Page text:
Buddha’s modern life

Posted: 05/05/2012 in Big Food, Insight
Tags: , , ,


One morning the prince woke up in his palace. He felt mollicoddled and spoilt, and decided that he needed to see the world. Outside his palace he went, and all around he saw sickness and death. In him began to grow the idea of suffering that was the founding of the 4 Noble Truths. Then the prince began to talk to people, and he realised there was another important factor in the suffering. Death was often caused by war, and these wars were fought for profit. Then when he began to ask people about sickness he learnt that much sickness was caused by lifestyle. People were forced to work unreasonably. This exploitation at work often led to stress. When these working people came home they ate foods bought at the supermarkets. These foods contained poisons used to preserve the foods to make their profits, and these foods were not part of nature any more as they had been genetically-modified to increase profits.

Soon the prince realised there was much that was suffering caused by birth, sickness, death and the 1%.

2500 years ago there was a prince who became the Buddha. He came from a wealthy background, and we do not know whether the wealth of his family contributed to the exploitation of the people at his time. But in modern times such a prince cannot avoid the reality that the 1% are contributing to the suffering.

The Buddha of 2500 years ago meditated and came up with the 4 Noble Truths, an excellent guide in how to deal with modern life:-

The core of the Buddhist teaching is the Four Noble Truths: There is suffering. There is a cause to suffering. There is an end to suffering. There is a path out of suffering (the Noble 8-fold path).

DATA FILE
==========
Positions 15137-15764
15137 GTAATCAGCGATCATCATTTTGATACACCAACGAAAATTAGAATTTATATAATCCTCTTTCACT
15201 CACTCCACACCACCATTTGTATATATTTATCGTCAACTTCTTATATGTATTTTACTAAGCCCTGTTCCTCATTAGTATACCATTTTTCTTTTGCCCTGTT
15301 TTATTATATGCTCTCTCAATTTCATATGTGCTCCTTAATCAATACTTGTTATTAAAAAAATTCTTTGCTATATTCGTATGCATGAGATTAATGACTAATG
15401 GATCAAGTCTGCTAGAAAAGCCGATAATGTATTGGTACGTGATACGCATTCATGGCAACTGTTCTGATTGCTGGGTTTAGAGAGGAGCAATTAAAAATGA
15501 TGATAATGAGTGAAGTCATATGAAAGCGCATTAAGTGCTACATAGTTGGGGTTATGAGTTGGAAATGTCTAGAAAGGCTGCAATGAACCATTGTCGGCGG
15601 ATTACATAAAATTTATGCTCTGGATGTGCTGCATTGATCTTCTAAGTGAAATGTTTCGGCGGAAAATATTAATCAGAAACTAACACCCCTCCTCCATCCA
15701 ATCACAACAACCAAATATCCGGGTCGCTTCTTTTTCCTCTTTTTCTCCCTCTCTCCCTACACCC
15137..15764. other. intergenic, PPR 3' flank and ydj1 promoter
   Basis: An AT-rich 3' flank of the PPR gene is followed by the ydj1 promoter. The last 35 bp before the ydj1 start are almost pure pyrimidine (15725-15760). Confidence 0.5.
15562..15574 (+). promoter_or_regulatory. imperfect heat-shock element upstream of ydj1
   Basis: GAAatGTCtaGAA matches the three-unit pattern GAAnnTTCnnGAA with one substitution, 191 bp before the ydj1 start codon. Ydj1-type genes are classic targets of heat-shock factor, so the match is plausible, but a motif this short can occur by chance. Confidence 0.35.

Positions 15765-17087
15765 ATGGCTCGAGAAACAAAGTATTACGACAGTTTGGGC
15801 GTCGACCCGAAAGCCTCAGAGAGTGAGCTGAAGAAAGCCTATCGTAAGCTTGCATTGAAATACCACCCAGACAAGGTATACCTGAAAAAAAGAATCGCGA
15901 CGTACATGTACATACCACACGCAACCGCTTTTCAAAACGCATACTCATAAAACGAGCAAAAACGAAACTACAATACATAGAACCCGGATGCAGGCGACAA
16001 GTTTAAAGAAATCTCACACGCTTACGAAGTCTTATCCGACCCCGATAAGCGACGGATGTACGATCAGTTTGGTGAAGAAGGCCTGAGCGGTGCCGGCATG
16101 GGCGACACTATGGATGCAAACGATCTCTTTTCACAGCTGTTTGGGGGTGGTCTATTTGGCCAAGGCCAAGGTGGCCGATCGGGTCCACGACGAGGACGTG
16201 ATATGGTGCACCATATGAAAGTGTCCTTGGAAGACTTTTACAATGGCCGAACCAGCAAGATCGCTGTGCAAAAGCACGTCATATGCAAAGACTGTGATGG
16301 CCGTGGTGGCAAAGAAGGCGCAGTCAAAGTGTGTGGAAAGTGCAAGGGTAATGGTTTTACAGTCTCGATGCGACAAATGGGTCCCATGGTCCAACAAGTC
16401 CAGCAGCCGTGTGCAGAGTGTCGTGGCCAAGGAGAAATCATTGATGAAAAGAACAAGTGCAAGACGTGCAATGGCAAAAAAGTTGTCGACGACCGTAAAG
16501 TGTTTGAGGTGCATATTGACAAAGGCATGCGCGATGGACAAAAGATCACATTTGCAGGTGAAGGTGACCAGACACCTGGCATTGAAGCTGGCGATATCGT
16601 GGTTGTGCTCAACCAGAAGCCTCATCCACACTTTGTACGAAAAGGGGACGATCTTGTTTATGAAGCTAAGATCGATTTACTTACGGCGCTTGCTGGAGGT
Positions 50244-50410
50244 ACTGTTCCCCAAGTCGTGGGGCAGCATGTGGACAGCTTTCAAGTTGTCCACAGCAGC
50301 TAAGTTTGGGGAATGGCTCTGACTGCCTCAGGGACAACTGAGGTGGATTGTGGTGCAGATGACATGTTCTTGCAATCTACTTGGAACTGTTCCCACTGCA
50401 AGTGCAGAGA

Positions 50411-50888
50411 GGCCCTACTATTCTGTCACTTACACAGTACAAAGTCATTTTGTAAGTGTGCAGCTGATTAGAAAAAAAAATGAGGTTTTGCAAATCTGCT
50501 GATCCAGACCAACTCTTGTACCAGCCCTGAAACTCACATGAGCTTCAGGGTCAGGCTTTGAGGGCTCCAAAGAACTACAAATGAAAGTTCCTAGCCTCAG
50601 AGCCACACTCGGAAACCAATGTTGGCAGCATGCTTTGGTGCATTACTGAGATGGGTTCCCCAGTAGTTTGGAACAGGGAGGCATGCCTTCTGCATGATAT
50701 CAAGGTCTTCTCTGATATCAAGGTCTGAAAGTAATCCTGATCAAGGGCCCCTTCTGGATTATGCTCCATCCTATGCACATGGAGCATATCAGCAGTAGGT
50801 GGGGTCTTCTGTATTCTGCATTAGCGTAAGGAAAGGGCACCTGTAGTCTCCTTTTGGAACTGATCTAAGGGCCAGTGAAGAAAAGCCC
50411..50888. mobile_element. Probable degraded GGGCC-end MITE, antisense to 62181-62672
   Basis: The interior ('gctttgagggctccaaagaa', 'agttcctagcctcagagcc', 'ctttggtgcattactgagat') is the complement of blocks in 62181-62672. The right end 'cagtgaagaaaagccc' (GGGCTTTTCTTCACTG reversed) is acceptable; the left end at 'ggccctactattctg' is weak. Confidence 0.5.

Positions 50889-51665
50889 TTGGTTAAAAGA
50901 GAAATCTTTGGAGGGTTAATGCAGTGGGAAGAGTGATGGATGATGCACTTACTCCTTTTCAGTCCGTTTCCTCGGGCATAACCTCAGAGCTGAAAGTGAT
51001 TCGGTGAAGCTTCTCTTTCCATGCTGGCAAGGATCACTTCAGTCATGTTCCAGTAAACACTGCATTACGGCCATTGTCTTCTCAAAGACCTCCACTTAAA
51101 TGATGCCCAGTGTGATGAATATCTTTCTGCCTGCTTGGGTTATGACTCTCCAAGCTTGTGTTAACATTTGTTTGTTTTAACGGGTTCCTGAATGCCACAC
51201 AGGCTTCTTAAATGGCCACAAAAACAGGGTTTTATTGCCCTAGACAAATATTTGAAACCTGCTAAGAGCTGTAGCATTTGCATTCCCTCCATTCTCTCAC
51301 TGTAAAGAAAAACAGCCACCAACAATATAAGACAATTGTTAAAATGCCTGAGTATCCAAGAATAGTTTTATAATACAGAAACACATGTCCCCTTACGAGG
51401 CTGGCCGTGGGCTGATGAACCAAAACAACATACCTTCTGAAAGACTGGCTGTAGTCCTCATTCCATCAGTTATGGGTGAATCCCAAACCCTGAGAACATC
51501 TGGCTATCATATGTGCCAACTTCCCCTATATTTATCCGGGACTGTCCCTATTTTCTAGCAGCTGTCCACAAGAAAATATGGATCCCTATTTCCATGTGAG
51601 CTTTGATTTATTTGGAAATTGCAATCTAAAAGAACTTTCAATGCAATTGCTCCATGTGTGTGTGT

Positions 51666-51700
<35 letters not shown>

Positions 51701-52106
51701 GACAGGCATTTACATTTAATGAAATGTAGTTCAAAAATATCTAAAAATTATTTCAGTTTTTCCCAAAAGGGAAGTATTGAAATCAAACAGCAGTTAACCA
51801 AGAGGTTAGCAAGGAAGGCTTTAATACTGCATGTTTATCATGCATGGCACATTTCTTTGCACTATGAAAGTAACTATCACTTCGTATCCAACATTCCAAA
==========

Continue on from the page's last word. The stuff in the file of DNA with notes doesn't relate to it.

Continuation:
1. The Reality of Suffering–dukkha
2. The Cause of Suffering–samudaya
3. The Cessation of Suffering–nirodha
4. The Path to the Cessation of Suffering–magga

Integral to the modern prince’s understanding of suffering was the reality that the 1% contribute to suffering. The process of life involving birth, sickness and death leads to suffering yet war and disease caused by the 1% greatly adds to this suffering. The cessation of suffering happens when we are not attached to desire. As part of this non-attachment we can recognise that the 1% encourage all these desires, and we can begin to let go of these desires – letting go of some of the hold the 1% have over us by minimising their tool of control, money. And as a means of doing this we have the Noble 8-fold Path to guide us.

I know of some who would find this offensive. However it is with the greatest respect that I offer it.

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